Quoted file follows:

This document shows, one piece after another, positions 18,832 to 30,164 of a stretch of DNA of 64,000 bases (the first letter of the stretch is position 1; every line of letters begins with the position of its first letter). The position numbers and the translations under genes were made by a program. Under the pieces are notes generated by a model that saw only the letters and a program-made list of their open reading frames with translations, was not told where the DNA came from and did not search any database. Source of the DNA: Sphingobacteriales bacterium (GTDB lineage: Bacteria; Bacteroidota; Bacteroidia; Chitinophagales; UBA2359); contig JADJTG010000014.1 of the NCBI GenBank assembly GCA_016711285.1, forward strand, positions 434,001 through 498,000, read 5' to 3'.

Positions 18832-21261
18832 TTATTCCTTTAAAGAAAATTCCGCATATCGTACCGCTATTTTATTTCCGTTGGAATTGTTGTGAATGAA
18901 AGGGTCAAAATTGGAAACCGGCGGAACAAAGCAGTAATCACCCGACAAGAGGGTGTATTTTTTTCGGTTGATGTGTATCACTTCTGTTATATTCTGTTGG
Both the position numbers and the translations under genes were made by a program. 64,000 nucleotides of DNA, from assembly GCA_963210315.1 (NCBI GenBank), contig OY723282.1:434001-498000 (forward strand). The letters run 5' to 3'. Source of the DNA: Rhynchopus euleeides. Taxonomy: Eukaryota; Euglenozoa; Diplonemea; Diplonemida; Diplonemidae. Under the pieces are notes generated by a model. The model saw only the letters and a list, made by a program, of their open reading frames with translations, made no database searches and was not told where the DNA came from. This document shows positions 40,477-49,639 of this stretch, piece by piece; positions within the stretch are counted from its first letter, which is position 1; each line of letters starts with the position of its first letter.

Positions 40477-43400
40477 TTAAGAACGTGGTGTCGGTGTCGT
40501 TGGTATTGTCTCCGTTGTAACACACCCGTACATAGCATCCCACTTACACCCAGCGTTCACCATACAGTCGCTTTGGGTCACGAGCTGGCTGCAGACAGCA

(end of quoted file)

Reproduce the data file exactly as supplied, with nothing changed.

This document shows, one piece after another, positions 18,832 to 30,164 of a stretch of DNA of 64,000 bases (the first letter of the stretch is position 1; every line of letters begins with the position of its first letter). The position numbers and the translations under genes were made by a program. Under the pieces are notes generated by a model that saw only the letters and a program-made list of their open reading frames with translations, was not told where the DNA came from and did not search any database. Source of the DNA: Sphingobacteriales bacterium (GTDB lineage: Bacteria; Bacteroidota; Bacteroidia; Chitinophagales; UBA2359); contig JADJTG010000014.1 of the NCBI GenBank assembly GCA_016711285.1, forward strand, positions 434,001 through 498,000, read 5' to 3'.

Positions 18832-21261
18832 TTATTCCTTTAAAGAAAATTCCGCATATCGTACCGCTATTTTATTTCCGTTGGAATTGTTGTGAATGAA
18901 AGGGTCAAAATTGGAAACCGGCGGAACAAAGCAGTAATCACCCGACAAGAGGGTGTATTTTTTTCGGTTGATGTGTATCACTTCTGTTATATTCTGTTGG
Both the position numbers and the translations under genes were made by a program. 64,000 nucleotides of DNA, from assembly GCA_963210315.1 (NCBI GenBank), contig OY723282.1:434001-498000 (forward strand). The letters run 5' to 3'. Source of the DNA: Rhynchopus euleeides. Taxonomy: Eukaryota; Euglenozoa; Diplonemea; Diplonemida; Diplonemidae. Under the pieces are notes generated by a model. The model saw only the letters and a list, made by a program, of their open reading frames with translations, made no database searches and was not told where the DNA came from. This document shows positions 40,477-49,639 of this stretch, piece by piece; positions within the stretch are counted from its first letter, which is position 1; each line of letters starts with the position of its first letter.

Positions 40477-43400
40477 TTAAGAACGTGGTGTCGGTGTCGT
40501 TGGTATTGTCTCCGTTGTAACACACCCGTACATAGCATCCCACTTACACCCAGCGTTCACCATACAGTCGCTTTGGGTCACGAGCTGGCTGCAGACAGCA